Tick, also Tock

I’ve been aware for some time that the Professor had a certain hankering for a long-case clock. He was highly pissed off some years ago when Northfield rang from an Edinburgh auction to say there was a Turriff clock going for tuppence, and alas, the phone was switched off. But recently, the sharp-eyed Northern Gentleman spotted a clock, going v. cheap because made in Welshpool whereas everyone up here wants a Scottish clock, which is now in the front hall. It dates from 1824, and, with its touchingly amateur painting on the dial, is a low class of long case clock, just as this is the smallest size of gentleman’s house. It looks very well here. The vendor came with it, and set it going — and also disabled the chime. I am happy to coexist with a grandfather clock, but have reservations about one which chimes, and moreover, is in possession of a fine, loud, resonant, chime. I could foresee nights when hitting Planet Zed has not been too easy when ‘DONG DONG DONG DONG’ would rouse one to thoughts of horologicide if not worse. We all synchronised watches, and clock, at 4.04 (pm). Having got the clock tick-tocking reassuringly, and the chime mechanism muffled by an elastic band (the technology of a long-case clock is not exactly rocket science), the clock man left at 4.22. ‘They take a while to settle down’, he warned. We weren’t a bit surprised. They are not only grandfather clocks by name, they are grandfather clocks by nature, viz., grumpy old men. 4.27. With absolute mysteriousness, the bloody thing ceased to tock, while continuing to tick. Tony the Gardener, who was fortunately on the premises and has a mechanical background, was pressed into service. I’m not sure what happened after that except for my making cups of tea but currently it neither ticks nor tocks. But at least it doesn’t chime.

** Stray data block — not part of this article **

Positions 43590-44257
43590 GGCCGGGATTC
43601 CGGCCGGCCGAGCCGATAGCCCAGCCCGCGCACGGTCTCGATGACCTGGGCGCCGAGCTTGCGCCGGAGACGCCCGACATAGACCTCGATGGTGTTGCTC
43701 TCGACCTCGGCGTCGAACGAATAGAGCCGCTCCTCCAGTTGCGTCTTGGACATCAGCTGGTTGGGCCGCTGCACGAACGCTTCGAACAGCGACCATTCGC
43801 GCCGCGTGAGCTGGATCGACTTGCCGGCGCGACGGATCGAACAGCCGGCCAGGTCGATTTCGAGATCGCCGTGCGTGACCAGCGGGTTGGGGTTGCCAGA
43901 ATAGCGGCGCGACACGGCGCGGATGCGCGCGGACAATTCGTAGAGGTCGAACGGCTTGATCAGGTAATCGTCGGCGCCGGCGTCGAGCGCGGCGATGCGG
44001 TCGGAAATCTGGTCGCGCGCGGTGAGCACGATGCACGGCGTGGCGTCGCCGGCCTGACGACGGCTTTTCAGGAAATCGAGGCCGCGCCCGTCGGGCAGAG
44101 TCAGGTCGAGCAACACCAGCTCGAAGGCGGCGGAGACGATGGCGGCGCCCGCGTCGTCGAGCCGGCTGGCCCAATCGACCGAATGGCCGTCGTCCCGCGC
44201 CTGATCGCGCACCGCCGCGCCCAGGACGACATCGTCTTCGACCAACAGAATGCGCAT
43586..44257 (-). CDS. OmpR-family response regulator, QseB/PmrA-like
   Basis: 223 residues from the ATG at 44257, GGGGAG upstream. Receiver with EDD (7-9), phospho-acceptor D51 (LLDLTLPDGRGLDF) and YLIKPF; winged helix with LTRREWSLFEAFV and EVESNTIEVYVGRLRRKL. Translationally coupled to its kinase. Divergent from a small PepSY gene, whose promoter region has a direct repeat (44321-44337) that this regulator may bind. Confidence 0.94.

5 Responses to “Tick, also Tock”

  1. The Man From Maryport Says:

    In my adolescence I spent a long hot summer responsible for the weekly winding-up of the mechanism of the church clock in my home town. The sheer recurring stress occasioned by its utter recalcitrance convinced me that a policy of crisp minimalism ought to be pursued in respect of any timepiece not actually employing atomic or quartz crystal technology. Still, it sounds like a beautiful thing, and I do hope the minor difficulties will be soon overcome . . .

  2. Buttongrrrl Says:

    There is a lovely clock maker in Tarland if you need one? Here’s his website http://www.tarlandclocks.co.uk/

  3. Jane Says:

    Mysteriously, though it is ticking and not tocking, it is still going, and keeping time in an approximate sort of way.

  4. Eleanor Says:

    You might find that you become used to the bonging actually. I kind of miss the quarter-hour chimes from the mantel clock at home when I am away.

  5. The Other German Guest Says:

    I haven’t been catching up for a while, but doing so as always makes me feel like being right there. My parents used to have a clock like that, unfortunately it either chimed or didn’t work, usually more of the latter. Horologicide seemed ny very often…

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